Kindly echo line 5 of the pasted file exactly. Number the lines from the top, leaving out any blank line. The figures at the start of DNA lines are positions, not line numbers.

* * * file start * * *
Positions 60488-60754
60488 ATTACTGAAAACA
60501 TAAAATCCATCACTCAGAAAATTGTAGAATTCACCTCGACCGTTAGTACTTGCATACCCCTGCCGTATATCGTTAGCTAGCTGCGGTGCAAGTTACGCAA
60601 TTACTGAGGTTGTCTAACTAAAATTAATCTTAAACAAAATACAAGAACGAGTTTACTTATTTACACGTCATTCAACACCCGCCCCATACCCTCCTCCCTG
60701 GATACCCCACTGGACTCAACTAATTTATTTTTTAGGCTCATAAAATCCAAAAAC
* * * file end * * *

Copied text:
60701 GATACCCCACTGGACTCAACTAATTTATTTTTTAGGCTCATAAAATCCAAAAAC